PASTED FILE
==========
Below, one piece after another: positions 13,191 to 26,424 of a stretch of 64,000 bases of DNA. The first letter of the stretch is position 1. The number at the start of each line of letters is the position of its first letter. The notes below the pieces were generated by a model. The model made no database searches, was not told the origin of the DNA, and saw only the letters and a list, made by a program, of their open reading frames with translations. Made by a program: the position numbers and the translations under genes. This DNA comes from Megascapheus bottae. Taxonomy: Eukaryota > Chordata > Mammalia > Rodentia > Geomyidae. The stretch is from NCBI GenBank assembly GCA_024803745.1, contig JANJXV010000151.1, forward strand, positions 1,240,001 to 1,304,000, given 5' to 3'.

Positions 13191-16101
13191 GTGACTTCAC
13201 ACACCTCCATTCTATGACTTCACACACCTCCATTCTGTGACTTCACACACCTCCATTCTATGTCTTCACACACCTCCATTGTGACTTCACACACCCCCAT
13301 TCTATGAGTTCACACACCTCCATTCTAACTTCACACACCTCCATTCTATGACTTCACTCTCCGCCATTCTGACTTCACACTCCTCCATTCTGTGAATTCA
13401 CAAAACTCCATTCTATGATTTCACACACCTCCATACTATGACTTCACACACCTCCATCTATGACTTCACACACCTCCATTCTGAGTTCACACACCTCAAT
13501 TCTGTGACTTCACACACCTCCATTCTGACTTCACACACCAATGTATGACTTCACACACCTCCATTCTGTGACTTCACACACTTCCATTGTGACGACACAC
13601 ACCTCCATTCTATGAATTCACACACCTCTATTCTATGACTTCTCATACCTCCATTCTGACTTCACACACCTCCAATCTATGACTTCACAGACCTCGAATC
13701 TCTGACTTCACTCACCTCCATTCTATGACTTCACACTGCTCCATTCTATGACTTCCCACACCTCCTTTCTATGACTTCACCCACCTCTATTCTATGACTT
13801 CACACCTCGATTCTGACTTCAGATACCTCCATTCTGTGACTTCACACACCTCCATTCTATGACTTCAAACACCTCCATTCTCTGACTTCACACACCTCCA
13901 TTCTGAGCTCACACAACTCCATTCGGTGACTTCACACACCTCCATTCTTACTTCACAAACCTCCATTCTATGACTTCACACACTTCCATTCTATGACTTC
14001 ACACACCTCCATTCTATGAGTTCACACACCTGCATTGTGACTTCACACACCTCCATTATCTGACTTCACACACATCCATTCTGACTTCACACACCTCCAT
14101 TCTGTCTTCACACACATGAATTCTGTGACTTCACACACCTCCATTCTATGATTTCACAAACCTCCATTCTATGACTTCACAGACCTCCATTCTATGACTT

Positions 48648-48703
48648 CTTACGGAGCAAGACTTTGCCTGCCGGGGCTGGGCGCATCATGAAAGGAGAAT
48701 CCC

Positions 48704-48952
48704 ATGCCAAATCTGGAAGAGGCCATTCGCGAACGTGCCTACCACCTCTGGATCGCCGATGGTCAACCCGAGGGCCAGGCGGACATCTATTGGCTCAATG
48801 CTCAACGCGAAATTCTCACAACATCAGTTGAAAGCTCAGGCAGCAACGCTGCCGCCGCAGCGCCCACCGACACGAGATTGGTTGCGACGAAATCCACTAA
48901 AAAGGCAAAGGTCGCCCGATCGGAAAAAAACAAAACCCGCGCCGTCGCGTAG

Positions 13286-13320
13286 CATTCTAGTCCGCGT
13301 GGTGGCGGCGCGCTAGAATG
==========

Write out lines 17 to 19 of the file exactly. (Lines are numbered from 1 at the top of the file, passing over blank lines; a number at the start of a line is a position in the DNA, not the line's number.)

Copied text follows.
Positions 48704-48952
48704 ATGCCAAATCTGGAAGAGGCCATTCGCGAACGTGCCTACCACCTCTGGATCGCCGATGGTCAACCCGAGGGCCAGGCGGACATCTATTGGCTCAATG
48801 CTCAACGCGAAATTCTCACAACATCAGTTGAAAGCTCAGGCAGCAACGCTGCCGCCGCAGCGCCCACCGACACGAGATTGGTTGCGACGAAATCCACTAA